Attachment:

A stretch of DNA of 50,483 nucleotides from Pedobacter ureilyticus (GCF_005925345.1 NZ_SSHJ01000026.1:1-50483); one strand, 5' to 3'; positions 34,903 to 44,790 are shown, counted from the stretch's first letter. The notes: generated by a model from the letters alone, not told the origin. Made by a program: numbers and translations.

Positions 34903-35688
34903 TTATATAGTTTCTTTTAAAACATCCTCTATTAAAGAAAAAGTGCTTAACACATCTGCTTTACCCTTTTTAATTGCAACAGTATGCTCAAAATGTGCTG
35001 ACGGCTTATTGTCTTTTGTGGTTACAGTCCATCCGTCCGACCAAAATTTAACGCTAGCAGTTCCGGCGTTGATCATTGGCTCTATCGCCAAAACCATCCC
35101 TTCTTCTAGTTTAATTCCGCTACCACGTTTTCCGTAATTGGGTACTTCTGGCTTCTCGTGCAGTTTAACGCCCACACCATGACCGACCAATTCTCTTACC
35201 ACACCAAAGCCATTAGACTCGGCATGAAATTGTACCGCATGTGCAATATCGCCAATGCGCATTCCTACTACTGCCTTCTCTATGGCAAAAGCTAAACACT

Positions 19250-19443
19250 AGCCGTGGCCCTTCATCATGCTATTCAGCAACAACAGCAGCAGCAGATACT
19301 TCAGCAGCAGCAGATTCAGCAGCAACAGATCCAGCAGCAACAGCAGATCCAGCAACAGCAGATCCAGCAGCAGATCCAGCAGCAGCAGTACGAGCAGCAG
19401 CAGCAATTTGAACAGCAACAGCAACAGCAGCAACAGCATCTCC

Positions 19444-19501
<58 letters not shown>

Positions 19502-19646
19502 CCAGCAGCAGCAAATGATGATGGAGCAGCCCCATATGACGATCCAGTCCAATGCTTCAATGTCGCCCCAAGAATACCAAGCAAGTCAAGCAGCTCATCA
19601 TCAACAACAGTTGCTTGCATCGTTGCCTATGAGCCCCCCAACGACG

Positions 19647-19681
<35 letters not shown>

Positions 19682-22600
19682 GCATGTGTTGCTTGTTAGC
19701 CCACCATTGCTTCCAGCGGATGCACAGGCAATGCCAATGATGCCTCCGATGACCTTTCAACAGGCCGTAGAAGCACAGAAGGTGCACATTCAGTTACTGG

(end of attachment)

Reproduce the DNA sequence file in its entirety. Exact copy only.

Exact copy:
A stretch of DNA of 50,483 nucleotides from Pedobacter ureilyticus (GCF_005925345.1 NZ_SSHJ01000026.1:1-50483); one strand, 5' to 3'; positions 34,903 to 44,790 are shown, counted from the stretch's first letter. The notes: generated by a model from the letters alone, not told the origin. Made by a program: numbers and translations.

Positions 34903-35688
34903 TTATATAGTTTCTTTTAAAACATCCTCTATTAAAGAAAAAGTGCTTAACACATCTGCTTTACCCTTTTTAATTGCAACAGTATGCTCAAAATGTGCTG
35001 ACGGCTTATTGTCTTTTGTGGTTACAGTCCATCCGTCCGACCAAAATTTAACGCTAGCAGTTCCGGCGTTGATCATTGGCTCTATCGCCAAAACCATCCC
35101 TTCTTCTAGTTTAATTCCGCTACCACGTTTTCCGTAATTGGGTACTTCTGGCTTCTCGTGCAGTTTAACGCCCACACCATGACCGACCAATTCTCTTACC
35201 ACACCAAAGCCATTAGACTCGGCATGAAATTGTACCGCATGTGCAATATCGCCAATGCGCATTCCTACTACTGCCTTCTCTATGGCAAAAGCTAAACACT

Positions 19250-19443
19250 AGCCGTGGCCCTTCATCATGCTATTCAGCAACAACAGCAGCAGCAGATACT
19301 TCAGCAGCAGCAGATTCAGCAGCAACAGATCCAGCAGCAACAGCAGATCCAGCAACAGCAGATCCAGCAGCAGATCCAGCAGCAGCAGTACGAGCAGCAG
19401 CAGCAATTTGAACAGCAACAGCAACAGCAGCAACAGCATCTCC

Positions 19444-19501
<58 letters not shown>

Positions 19502-19646
19502 CCAGCAGCAGCAAATGATGATGGAGCAGCCCCATATGACGATCCAGTCCAATGCTTCAATGTCGCCCCAAGAATACCAAGCAAGTCAAGCAGCTCATCA
19601 TCAACAACAGTTGCTTGCATCGTTGCCTATGAGCCCCCCAACGACG

Positions 19647-19681
<35 letters not shown>

Positions 19682-22600
19682 GCATGTGTTGCTTGTTAGC
19701 CCACCATTGCTTCCAGCGGATGCACAGGCAATGCCAATGATGCCTCCGATGACCTTTCAACAGGCCGTAGAAGCACAGAAGGTGCACATTCAGTTACTGG